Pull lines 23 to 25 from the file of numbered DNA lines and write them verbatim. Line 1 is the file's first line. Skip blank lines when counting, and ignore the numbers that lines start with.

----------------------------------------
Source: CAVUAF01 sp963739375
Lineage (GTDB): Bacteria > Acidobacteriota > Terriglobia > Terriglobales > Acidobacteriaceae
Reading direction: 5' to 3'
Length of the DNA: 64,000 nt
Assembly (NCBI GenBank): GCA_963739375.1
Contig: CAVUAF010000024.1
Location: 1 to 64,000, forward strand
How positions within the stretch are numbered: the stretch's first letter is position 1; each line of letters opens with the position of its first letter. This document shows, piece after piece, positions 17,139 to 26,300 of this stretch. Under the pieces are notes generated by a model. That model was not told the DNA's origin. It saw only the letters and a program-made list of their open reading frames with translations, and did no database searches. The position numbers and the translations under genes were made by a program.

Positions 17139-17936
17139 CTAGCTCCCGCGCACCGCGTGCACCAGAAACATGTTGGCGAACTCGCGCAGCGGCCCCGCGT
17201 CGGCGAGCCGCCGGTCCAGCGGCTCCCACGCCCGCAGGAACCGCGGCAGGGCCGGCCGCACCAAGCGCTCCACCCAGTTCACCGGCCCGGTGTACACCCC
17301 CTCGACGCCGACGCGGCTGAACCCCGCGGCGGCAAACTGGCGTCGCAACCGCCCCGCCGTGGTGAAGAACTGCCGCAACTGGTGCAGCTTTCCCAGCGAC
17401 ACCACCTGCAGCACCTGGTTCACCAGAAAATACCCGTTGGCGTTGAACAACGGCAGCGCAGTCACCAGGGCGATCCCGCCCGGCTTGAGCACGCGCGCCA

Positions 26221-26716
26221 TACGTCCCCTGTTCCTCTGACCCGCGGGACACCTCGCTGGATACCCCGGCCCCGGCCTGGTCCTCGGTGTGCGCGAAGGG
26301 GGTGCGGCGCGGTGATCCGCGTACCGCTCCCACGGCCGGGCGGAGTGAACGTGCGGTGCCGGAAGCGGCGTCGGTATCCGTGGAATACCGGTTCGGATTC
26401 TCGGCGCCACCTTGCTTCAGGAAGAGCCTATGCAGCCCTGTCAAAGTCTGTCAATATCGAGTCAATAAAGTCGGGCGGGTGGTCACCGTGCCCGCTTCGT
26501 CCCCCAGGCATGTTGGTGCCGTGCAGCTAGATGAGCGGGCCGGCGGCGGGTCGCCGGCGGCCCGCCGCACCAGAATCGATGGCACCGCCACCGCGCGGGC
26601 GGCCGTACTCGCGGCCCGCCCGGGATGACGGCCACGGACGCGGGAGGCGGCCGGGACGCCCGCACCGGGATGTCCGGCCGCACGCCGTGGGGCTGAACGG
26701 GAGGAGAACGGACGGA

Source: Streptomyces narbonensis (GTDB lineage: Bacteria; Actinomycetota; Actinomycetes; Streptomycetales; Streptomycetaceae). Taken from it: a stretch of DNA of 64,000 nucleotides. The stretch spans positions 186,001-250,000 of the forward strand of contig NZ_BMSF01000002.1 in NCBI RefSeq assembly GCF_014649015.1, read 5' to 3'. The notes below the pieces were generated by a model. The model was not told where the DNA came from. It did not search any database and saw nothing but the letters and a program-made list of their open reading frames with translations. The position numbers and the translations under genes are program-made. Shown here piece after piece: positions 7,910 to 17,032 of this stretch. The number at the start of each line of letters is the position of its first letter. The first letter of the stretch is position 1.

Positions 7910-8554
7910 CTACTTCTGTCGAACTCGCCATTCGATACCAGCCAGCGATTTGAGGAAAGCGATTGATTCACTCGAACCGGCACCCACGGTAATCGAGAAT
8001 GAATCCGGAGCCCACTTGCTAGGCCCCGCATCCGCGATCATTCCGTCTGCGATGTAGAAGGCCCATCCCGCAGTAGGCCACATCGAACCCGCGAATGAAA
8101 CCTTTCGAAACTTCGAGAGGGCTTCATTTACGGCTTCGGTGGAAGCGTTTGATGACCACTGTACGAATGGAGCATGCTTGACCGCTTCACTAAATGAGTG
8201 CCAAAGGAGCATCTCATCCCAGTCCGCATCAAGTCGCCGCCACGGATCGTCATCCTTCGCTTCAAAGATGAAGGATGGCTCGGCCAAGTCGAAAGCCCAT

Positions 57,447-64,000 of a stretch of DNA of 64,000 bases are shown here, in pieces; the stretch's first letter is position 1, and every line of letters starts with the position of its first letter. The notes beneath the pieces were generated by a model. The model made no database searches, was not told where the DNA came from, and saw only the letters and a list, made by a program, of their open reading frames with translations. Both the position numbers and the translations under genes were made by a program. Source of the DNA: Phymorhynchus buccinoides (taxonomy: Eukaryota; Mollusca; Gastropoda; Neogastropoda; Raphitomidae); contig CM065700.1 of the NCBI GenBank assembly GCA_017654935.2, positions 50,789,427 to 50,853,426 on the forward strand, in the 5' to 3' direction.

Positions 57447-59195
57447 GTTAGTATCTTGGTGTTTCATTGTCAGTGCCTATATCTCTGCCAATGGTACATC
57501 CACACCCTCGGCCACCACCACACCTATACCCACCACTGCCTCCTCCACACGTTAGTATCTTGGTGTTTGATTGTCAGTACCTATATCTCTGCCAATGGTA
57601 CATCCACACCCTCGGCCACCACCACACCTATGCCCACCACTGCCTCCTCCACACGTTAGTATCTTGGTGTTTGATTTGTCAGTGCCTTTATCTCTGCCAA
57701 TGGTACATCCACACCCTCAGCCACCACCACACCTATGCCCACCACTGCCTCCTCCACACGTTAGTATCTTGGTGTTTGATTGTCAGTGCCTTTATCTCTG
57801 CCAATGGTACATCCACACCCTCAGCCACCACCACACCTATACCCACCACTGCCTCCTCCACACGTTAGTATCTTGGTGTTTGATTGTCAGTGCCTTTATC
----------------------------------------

7910 CTACTTCTGTCGAACTCGCCATTCGATACCAGCCAGCGATTTGAGGAAAGCGATTGATTCACTCGAACCGGCACCCACGGTAATCGAGAAT
8001 GAATCCGGAGCCCACTTGCTAGGCCCCGCATCCGCGATCATTCCGTCTGCGATGTAGAAGGCCCATCCCGCAGTAGGCCACATCGAACCCGCGAATGAAA
8101 CCTTTCGAAACTTCGAGAGGGCTTCATTTACGGCTTCGGTGGAAGCGTTTGATGACCACTGTACGAATGGAGCATGCTTGACCGCTTCACTAAATGAGTG